14. The Tax Recovery Officer, Tuticorin, who is the second respondent in W.A.(MD)No.1186 of 2017 and the second appellant in W.A.(MD)No.1150 of 2017, has sent a communication dated 22.02.2010 to the legal representatives of the original assessee by pointing out that they have illegally transferred the attached property, which was, as per proceedings dated 18.12.1987, attached on 06.01.1988 in favour of the appellant in writ appeal in W.A.(MD)No.1186 of 2017/writ petitioner and they are calling upon to show cause as to why the illegal transaction made by them should not be declared as null and void as per Rule 16(1) of the Second Schedule of the Income Tax Act.

15. The appellant/writ petitioner submitted a representation dated 23.09.2010 to the Commissioner of Income Tax, Madurai, narrating the events that had happened and claimed that they are innocent and bona fide purchasers for valid and consideration without any notice of prior encumbrance and therefore, prayed for appropriate direction to direct the Assessing Officer to drop any further proceedings pertaining to the said property and raise the attachment and also enclosed the supporting documents.

16. The Commissioner of Income Tax, Madurai, vide proceedings in C.No.TRC/CIT-I/2010-11, dated 03.03.2011, has taken into consideration the said representation and noted that on a perusal of the Assessing Officer’s and the Tax Recovery Officer’s report and other evidence, the attachment of the said property was made on 18.12.1987 and it was duly intimated to the Sub- Registrar’s Office by the Tax Recovery Officer on 28.09.2007 and it was served on 03.10.2007 and only after the said  information, the transfer of property had taken place and in the light of the Rule 16(1)(2) of the Second Schedule, the defaulter or his legal representative is not competent to alienate any property except with the permission of the Tax Recovery Officer and since the Tax Recovery Officer has acted within his jurisdiction in the light of the said Rule, the representation/petition submitted by them is to be rejected and accordingly, the same is rejected on the ground of no merits.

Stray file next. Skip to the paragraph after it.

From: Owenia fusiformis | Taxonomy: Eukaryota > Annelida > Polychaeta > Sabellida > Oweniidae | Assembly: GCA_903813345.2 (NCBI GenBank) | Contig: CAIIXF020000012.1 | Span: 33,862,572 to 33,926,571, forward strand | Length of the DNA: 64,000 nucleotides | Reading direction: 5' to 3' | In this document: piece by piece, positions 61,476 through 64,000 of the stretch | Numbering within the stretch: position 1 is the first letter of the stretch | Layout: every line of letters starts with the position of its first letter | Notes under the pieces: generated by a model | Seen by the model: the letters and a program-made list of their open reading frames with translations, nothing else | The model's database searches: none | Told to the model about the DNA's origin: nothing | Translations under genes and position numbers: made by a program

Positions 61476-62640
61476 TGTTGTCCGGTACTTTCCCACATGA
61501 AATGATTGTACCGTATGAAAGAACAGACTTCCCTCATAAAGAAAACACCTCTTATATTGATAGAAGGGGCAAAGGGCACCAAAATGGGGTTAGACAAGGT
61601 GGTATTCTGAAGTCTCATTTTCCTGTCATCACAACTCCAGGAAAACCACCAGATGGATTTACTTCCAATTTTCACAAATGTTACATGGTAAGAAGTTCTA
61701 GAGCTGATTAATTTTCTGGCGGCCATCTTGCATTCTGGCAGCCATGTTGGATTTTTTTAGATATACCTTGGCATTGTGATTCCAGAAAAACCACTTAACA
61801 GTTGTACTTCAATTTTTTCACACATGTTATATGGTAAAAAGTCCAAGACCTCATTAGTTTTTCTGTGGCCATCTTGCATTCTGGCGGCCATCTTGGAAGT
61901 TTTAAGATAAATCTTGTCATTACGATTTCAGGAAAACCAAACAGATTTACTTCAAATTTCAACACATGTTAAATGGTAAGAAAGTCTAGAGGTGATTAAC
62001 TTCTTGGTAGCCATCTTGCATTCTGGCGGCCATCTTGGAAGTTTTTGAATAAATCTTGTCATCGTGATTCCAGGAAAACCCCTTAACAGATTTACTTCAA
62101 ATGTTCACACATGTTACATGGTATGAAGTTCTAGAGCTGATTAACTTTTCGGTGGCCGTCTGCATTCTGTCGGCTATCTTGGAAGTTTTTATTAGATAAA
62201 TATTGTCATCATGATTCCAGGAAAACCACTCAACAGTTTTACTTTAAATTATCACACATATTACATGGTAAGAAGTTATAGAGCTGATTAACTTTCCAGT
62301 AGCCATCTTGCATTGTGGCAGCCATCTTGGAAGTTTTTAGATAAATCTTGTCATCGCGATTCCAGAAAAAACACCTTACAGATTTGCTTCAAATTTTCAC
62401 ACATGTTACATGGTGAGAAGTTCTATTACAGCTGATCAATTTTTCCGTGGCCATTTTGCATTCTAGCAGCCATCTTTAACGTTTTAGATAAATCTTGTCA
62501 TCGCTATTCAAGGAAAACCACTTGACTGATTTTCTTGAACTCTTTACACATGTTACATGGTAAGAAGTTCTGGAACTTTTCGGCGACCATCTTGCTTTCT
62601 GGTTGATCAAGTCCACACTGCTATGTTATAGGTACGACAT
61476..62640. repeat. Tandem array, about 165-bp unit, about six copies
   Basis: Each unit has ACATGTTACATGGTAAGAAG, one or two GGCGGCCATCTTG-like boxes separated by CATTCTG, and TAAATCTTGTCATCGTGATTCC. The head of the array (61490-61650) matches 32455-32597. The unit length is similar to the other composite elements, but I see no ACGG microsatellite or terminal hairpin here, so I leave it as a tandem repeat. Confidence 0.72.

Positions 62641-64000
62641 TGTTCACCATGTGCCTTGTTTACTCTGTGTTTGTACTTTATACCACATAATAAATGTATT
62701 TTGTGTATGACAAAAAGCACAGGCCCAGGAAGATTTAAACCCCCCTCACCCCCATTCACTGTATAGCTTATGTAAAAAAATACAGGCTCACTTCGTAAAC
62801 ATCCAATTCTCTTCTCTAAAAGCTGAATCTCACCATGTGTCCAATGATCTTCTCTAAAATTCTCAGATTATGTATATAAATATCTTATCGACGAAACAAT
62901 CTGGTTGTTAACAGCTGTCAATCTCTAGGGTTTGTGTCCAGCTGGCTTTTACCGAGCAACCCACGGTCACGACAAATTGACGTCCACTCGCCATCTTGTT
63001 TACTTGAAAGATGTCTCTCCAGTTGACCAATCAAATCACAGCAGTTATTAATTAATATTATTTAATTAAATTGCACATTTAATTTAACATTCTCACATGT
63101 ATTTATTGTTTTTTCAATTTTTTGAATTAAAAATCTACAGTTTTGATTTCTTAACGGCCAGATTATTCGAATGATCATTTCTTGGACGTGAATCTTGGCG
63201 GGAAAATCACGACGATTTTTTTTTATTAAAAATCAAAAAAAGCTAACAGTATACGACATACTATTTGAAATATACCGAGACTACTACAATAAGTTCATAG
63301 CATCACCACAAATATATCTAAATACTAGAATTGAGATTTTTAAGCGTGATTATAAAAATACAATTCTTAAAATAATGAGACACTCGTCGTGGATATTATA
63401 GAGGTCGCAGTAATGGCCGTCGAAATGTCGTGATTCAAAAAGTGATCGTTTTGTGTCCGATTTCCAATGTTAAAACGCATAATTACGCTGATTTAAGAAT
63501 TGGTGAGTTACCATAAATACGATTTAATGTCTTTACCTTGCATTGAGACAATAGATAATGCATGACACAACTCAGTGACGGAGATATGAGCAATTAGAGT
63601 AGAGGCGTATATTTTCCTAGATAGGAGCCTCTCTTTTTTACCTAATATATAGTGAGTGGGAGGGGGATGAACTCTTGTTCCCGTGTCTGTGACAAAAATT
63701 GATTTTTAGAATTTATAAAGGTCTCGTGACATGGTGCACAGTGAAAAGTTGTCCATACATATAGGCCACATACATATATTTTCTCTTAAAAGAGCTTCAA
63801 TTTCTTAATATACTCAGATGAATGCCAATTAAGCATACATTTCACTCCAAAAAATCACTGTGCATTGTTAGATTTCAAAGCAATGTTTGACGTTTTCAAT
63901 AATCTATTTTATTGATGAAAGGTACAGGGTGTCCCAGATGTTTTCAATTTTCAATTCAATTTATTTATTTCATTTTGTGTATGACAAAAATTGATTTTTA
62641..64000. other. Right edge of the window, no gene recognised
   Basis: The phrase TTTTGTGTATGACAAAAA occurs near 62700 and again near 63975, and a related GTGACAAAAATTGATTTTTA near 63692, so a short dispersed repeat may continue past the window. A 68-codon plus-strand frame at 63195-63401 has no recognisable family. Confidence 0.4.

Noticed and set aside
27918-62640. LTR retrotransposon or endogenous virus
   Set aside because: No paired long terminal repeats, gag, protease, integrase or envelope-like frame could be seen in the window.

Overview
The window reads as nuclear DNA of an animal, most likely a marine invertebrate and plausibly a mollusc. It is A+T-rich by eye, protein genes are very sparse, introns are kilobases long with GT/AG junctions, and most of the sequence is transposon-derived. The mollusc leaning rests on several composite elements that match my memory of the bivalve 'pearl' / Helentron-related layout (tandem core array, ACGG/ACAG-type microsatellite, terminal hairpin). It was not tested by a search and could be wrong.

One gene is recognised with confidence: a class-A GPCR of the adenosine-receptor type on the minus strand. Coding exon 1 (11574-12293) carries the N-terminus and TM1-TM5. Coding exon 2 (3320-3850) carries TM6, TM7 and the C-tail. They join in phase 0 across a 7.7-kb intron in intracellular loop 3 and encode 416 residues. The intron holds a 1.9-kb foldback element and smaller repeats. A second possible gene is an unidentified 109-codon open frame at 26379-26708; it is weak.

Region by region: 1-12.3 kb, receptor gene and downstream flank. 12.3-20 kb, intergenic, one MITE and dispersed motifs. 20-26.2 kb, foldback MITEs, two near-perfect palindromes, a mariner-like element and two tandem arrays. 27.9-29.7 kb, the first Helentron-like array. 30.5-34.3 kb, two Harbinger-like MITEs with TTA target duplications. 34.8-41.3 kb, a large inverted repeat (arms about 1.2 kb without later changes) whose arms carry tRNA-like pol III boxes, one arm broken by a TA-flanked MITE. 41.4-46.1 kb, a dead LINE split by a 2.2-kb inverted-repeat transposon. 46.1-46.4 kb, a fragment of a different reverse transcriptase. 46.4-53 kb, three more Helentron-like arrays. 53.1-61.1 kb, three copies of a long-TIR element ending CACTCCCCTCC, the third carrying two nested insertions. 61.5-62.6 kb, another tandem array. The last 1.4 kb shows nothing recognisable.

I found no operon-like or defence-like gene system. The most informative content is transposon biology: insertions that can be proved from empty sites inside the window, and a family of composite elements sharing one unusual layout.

17. As already pointed out, the Tax Recovery Officer in his order dated 09.08.2011 has noted that the property has been illegally transferred by way of a registered sale deed dated 18.06.2008 and since it has been sold after service of the demand notice, it has to be declared as null and void as per the provisions of the Income Tax Act .

18. In Tax Recovery Officer Vs. Gangadhar Viswanath Ranade (Decd.,) reported in AIR 1999 SC 427, the scope of Section 281 of the Income Tax Act and Rule 11 of the Second Schedule came up for  consideration. The question arose for consideration before the Honourable Supreme Court of India is whether in a proceedings under Rule 11 of the Second Schedule of the Income Tax, the Tax Recovery Officer can declare a transfer as void under Section 281. The Honourable Supreme Court of India has noted that Rule 11 of the Second Schedule is analogous to those of Order 21, Rules 58 to 61 and 63 of the Code of Civil Procedure, 1908, as they stood prior to the amendment of the Civil Procedure Code in the year 1976.

19. In the above said decision, the Honourable Supreme Court of India has observed as follows:

“The Tax Recovery Officer, therefore, has to examine who is in possession of the property and in what capacity. He can only attach property in the possession of the assessee in his own right, or in the  possession of a tenant or a third party on behalf of/for the benefit of the assessee. He cannot declare any transfer made by the assessee in favour of a third party as void. If the Department finds that a property of the assessee is transferred by him to a third party with the intention to defraud the Revenue, it will have to file a suit under Rule 11(6) to have the transfer declared void under Section 281.”

20. The Honourable Supreme Court of India, on the facts of the case, found that the Tax Recovery  Officer could not have examined whether the transfer was void under Section 281 of the Income Tax Act and his adjudication of the transfer as void under Section 281 is without jurisdiction and granted liberty to the Income Tax Department to take appropriate proceedings in accordance with law for  having the transfer declared as void under Section 281 of the Income Tax Act.